Reduce your colon cancer risk without pills

Volume 13    |   Issue 76

You've probably heard quite a bit lately about the importance of your gut health. Research in this area is exploding, and for good reason. The more we learn about gut bacteria, the more links we find between these microscopic creatures and every other facet of our health. So it's not surprising that one of those links is close to home for the gut. A healthy gut can lead to a healthy colon, reducing the risk of colon cancer.

So how do you get a healthy gut? There are a number of steps you can and should take, from consuming probiotic-rich foods to getting plenty of fiber. But if lowering your colon-cancer risk is your main concern, you may need to make only one simple change to your diet. At least, that's what evidence from a study conducted at UConn Health and The Jackson Laboratory for Genomic Medicine points to.

For this study, researchers fed mice chow that they formulated to match the profile of the typical American diet. However, some of the mice received a special fortification, while the others didn't. Other than that, their diets were identical.

The researchers found that the fortified mice developed fewer colon cancers. The male mice in particular experienced the greatest benefits, with 2.3 times fewer tumors than their non-fortified counterparts. So what was this powerful fortification? It wasn't a top-secret nutrient blend or an extreme vitamin dose.

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The mice that were much more successful at evading colon cancer simply got 7 to 10.5% of their daily calories from walnuts. In humans, that amounts to about an ounce a day. Walnuts are loaded with polyunsaturated fatty acids, have a high ratio of omega-3 to omega-6 fatty acids, and are full of vitamin E. Other studies have found them to be beneficial in preventing not just colon cancer but heart disease, diabetes, and neurological disorders.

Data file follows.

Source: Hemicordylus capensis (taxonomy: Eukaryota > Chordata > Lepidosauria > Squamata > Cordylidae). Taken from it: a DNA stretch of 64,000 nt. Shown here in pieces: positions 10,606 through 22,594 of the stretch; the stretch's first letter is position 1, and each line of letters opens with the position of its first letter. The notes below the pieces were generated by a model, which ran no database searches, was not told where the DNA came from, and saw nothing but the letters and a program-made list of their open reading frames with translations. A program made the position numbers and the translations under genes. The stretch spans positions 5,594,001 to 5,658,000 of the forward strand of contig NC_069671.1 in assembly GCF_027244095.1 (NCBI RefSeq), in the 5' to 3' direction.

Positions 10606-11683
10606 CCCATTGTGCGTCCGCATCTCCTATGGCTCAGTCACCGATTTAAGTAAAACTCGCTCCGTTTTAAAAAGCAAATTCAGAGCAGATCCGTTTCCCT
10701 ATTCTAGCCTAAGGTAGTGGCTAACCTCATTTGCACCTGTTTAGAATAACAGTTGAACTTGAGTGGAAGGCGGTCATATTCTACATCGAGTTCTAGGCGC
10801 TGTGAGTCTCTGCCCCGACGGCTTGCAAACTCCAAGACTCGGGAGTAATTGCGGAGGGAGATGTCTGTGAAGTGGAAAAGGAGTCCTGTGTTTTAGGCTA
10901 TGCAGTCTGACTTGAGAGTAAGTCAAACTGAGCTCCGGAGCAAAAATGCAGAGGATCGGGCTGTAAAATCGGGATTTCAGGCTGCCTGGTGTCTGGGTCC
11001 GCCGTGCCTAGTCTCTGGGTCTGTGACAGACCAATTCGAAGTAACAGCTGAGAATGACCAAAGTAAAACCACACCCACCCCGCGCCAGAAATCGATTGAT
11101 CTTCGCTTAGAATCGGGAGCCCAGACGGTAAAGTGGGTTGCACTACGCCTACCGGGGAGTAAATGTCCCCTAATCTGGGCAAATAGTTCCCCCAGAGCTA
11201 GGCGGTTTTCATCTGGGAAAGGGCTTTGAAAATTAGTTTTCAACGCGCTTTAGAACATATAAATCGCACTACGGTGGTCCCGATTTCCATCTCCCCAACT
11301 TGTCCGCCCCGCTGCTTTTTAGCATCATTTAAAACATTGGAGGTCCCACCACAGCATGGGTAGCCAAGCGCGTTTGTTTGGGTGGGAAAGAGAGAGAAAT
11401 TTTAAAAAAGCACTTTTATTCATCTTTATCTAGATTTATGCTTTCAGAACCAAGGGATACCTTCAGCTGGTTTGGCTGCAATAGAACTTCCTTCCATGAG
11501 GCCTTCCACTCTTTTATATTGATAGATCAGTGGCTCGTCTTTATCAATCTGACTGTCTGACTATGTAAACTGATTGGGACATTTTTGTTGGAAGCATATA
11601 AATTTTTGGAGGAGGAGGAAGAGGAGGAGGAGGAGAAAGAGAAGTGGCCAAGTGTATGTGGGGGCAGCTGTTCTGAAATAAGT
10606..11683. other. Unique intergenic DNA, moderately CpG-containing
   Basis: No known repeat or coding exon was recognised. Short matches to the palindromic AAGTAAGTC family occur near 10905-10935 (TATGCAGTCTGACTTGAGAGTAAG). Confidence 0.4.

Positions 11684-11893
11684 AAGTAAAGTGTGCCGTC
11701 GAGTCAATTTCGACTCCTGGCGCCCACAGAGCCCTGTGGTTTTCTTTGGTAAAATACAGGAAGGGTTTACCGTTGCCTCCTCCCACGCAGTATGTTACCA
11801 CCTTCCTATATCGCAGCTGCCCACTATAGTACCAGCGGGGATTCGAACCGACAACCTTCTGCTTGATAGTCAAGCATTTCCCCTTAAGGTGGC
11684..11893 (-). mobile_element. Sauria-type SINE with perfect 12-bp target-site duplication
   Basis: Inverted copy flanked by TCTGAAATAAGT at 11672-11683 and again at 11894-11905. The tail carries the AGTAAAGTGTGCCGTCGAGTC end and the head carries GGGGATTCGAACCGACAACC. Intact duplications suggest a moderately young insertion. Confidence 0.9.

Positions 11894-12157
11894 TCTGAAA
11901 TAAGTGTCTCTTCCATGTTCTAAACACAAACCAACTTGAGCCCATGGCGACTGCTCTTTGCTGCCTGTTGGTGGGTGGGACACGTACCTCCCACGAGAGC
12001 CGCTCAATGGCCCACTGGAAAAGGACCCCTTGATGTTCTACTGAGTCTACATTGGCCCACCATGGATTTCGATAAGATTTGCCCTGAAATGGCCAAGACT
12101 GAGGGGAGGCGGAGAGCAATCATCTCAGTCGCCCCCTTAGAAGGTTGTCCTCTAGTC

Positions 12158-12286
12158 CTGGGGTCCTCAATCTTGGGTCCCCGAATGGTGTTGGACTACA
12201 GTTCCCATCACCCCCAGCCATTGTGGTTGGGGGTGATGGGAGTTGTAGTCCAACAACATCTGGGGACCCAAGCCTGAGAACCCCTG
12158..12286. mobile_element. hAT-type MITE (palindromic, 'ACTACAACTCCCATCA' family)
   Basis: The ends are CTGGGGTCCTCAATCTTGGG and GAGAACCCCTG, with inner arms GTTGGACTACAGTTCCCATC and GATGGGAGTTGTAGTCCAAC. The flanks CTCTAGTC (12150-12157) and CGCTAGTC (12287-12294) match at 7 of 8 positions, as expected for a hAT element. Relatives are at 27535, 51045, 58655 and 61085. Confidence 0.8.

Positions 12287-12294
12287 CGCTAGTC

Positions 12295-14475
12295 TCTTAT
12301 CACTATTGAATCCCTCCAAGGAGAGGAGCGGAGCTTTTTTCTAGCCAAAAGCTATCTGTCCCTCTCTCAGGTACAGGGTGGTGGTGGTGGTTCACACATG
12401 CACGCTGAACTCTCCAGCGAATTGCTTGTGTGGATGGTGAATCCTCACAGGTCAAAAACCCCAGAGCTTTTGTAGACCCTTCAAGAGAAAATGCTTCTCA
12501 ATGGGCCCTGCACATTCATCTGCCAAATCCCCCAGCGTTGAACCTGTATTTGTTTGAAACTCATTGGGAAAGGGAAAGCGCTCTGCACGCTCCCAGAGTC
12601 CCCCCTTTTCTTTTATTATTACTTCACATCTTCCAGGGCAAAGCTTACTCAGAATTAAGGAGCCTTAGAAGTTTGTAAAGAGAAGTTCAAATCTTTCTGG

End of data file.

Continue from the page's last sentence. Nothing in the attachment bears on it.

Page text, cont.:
The researchers analyzed the mice's gut bacteria and found that the walnuts seemed to make the microbiome more cancer-protective, promoting the proliferation of fiber-digesting bacteria that create anti-inflammatory compounds. The male mice in particular benefitted from the diversity that the walnuts brought to their guts, since male mice seem to have less-diverse gut bacteria than females.

As with most animal studies, these results need to be replicated in humans before scientists can issue definitive recommendations about eating walnuts to prevent cancer. But that isn't stopping the study's principal investigator, Dr. Daniel Rosenberg. He says, "I try to eat walnuts every day." I think that's a great idea. We know that walnuts are nutritional powerhouses. Just keep in mind that they are high in calories, so be careful not to overdo it. There are about 14 walnut halves and 190 calories in an ounce, which is all you need for the day to imitate the mice's regimen.

Yours for better health,





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